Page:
Mike Domitrz:
Yeah and I think there’s also this element of, to be the executive editor of a nonprofit, some people in our world, if you were the same role, the president of a major corporation, you’d be given more respect than the person of the nonprofit. The nonprofit sort of gets, “Isn’t that nice?” Versus, “Wow, look at what they’ve built.” In corporate. Nonprofit, “Well, isn’t that nice.”

Marc Pitman:
And that’s why when I go around talking, I call executive directors of nonprofit CEOs because people have a respect level for CEO that the executive director, they don’t really know what that means. I think the other thing with a lot of organizations for profit and not for profit is if they’re given a list of objectives to do by a board, let’s say, they often take those as their own personal lists to do for the year and then they try to be good servant leaders and turn to their staff and say, “What do you need? What kind of help do you need for the coming year?” Instead of taking that list from the board and saying, “These are the organization’s objectives.”

Marc Pitman:
Because when they take it as their own objectives there, they have their list of things that they’re going to be graded on at the end of the year, but they also are trying to serve their staff, which is a false dichotomy and they feel torn. When they’re with their staff, they know that there’s this stuff that’s not getting done for the objectives that they’re going to get assessed on and when they’re working on the stuff that they’re going to get assessed on their staff often wonders where are they?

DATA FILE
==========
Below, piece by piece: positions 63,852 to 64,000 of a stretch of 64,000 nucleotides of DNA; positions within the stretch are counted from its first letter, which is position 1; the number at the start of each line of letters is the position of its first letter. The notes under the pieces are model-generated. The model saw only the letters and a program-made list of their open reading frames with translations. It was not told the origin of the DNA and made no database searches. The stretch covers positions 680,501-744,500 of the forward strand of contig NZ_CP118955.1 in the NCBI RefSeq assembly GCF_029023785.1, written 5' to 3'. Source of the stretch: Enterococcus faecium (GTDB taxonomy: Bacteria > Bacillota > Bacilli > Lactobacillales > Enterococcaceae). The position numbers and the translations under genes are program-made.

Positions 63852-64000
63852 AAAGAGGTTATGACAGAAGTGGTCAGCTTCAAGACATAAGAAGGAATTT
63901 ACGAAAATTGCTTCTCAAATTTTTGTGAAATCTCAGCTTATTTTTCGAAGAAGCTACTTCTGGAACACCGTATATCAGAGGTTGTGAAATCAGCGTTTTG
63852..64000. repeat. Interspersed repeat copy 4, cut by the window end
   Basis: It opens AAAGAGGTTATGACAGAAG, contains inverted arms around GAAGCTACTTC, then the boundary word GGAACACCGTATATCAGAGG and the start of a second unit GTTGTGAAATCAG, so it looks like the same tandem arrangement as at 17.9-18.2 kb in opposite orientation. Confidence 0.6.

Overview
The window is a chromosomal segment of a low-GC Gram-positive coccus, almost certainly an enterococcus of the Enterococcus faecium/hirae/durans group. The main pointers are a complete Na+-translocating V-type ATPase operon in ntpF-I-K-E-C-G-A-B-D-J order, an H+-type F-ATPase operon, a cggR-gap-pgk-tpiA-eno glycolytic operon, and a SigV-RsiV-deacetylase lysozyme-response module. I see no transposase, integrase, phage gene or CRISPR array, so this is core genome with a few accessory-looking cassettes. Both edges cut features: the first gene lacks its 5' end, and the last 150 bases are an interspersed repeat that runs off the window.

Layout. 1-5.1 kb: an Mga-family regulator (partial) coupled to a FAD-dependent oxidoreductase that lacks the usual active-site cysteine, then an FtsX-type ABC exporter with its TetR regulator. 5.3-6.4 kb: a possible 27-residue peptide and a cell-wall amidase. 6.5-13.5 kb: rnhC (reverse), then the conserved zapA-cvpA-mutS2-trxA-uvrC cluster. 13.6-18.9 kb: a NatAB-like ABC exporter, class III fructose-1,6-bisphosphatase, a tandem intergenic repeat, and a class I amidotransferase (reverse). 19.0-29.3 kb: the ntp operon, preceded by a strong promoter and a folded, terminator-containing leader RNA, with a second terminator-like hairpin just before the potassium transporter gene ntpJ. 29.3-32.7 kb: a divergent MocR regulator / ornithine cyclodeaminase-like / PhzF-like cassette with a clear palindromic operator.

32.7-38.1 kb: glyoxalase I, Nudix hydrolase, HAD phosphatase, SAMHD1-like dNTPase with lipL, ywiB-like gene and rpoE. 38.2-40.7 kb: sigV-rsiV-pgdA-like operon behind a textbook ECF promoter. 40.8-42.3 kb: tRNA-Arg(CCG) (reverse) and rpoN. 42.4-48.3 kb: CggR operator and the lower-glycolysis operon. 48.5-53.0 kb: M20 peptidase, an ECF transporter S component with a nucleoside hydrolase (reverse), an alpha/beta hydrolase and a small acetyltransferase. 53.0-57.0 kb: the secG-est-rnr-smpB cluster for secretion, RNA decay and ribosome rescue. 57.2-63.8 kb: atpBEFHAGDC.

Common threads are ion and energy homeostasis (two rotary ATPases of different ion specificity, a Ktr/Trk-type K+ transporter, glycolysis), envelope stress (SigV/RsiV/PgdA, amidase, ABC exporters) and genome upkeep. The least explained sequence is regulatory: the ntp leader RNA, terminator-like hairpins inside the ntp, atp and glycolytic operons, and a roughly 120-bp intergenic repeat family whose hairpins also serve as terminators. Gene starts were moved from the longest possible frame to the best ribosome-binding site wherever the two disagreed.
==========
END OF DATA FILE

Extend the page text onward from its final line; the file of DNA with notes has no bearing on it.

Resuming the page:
Marc Pitman:
And I think that also does a lot to erode at confidence of the leader because when the leader can say. “These are the organizational objectives, where do you see yourself helping with this?” You’ll find things like the CFO saying, “I can help with sales. There’s this aspect of sales. I’m not going to do sales. My job is CFO but I could be really helpful for the sales team because I have a number story that I can tell.” And then you’ll see some cross disciplinary approaches to things that you just wouldn’t expect if you’re holding onto that list yourself.

Mike Domitrz:
All right, so let’s dive into that because that self doubt is a real issue and we’re all about respect here. So how you believe people can use self-doubt as a catalyst to growth. So what do you mean by that and how does someone do it?

Marc Pitman: